My quotidian has evolved to include checking the air quality index in my hometown each morning and watching the west coast burn from afar.
I receive daily updates from my family in California: descriptions of the latest expeditions outside of the house to the grocery store where eyes come back bloodshot from the pollution, tales of evacuation orders in neighboring counties and photos captured of a scarlet haze painted across the west coast sky.
Wildfires have blazed through more than five million acres: imagine the entire states of Connecticut and Delaware being charred completely to the ground.
With the smog choking out the oxygen in the air, many are left trapped inside their homes with clogged air filters and the impending dark cloud of evacuation orders looming overhead.
Homes and neighborhoods have been battered and destroyed, leaving hundreds of thousands of people with nothing but a visceral feeling of displacement. There are few places left to go. With the pandemic, it has become unsafe to come together inside, but with the fires still blazing, it’s no longer feasible to convene outdoors.
There is a phrase that comes to mind, when thinking about the fires back home, by Oscar Wilde who writes in his 1889 essay, The Decay of Lying: “Life imitates Art far more than Art imitates Life.” At face value, the argument seems absurd: how are these fires, a manifestation of climate change, forest mismanagement and the disregard for native practices of cultural burning, an imitation of art?
But paste pictures of the red-stricken sky alongside a scene from Blade Runner or Stranger Things, then tear out a page from Margaret Atwood’s MaddAddam Trilogy, and doesn’t this all feel like a scene from a post-apocalyptic world you’ve seen on screen or read before?
Without the existence of art, a scarlet painted sky would be nothing more than a color. But post-apocalyptic films and speculative fiction all work together to help to contextualize its meaning. Red is no longer just red; it has become an ominous symbol of our changing now.
Atwood’s MaddAddam Trilogy for example, presents an alternative future in which a pandemic wipes out much of the human race and the survivors are left to deal with the lasting consequences of climate change. Octavia E. Butler’s Parable of the Sower, written in 1993, takes place in a speculative 2024 in which society has largely collapsed due to climate change and fires burn indiscriminately.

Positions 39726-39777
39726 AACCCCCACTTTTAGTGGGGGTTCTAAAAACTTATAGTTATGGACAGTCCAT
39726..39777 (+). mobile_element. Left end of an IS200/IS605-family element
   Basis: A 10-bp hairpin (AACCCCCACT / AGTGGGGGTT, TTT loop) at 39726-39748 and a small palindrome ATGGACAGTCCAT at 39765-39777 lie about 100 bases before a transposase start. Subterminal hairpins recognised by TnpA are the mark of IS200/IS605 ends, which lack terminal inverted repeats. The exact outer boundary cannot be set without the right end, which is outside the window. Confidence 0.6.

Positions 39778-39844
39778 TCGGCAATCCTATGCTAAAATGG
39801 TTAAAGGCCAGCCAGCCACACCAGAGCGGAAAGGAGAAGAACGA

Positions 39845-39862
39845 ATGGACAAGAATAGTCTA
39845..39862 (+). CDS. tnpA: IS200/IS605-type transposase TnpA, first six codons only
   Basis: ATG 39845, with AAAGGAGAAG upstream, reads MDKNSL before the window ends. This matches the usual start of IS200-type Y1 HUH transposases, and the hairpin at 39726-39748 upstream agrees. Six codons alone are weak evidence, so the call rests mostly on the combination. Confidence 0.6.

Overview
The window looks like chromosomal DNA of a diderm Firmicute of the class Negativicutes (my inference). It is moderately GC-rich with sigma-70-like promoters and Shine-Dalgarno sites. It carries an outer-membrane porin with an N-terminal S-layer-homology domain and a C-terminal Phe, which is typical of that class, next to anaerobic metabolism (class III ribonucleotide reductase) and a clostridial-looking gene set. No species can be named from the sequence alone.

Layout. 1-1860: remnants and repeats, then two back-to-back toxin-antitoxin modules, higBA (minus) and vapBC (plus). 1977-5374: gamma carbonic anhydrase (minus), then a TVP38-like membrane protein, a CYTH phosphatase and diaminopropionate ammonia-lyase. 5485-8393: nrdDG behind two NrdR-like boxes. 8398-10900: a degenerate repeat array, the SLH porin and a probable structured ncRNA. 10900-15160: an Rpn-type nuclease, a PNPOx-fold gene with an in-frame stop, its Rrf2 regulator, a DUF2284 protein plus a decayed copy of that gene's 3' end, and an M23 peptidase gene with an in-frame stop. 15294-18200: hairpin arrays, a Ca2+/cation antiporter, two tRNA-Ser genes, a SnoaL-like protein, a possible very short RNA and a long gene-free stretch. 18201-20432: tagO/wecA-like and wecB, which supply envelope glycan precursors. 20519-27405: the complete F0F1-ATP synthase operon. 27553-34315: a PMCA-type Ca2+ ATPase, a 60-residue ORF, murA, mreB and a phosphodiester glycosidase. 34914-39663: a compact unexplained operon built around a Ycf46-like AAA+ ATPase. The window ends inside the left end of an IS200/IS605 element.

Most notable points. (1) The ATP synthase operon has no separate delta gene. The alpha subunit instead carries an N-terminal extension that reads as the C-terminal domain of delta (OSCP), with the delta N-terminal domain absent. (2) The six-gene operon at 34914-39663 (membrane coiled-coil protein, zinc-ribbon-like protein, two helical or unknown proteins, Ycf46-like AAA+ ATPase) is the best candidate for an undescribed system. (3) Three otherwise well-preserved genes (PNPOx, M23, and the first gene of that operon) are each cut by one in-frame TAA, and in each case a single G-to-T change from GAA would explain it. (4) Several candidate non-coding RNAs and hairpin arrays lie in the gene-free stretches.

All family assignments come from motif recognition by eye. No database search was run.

We see photos of the wreckages, the people displaced from their homes and the smog suffocating the blue from the sky, and there is a scary sense of recognition that sets in. What we’ve been watching on screen and reading in books is no longer an alternative future or speculative fiction. It is the ongoing present.
Yes, fire season has been a perennial challenge in California, but the destruction in the recent years has pervaded more of the landscape than ever before. Art has always served as a warning of what the future might look like if we remain complicit in our changing landscape. Will we continue to watch the red-stricken skies and high air quality scores, thinking this is an issue that pertains only to the west coast?
The reality is that the climate change crisis affecting California and the west now is already affecting us on the east coast. This past week alone, a yellow haze drifted into our skies, residual smoke from the west coast fires. Hurricane Sally just struck Florida and parts of Alabama causing widespread flooding.
These lasting consequences of anthropogenic climate change predicted by Atwood and Butler will only get worse. The question now is what will we do? What happens when our reality becomes indistinguishable from art? Will we remain passive consumers, taking in fiction and film and attributing it to a far-fetched alternative future? Or will we use art to inspire action?
Shriya Perati is a senior in the College of Arts and Sciences. She can be reached at firstname.lastname@example.org. Thought Experiments runs alternate Thursdays this semester.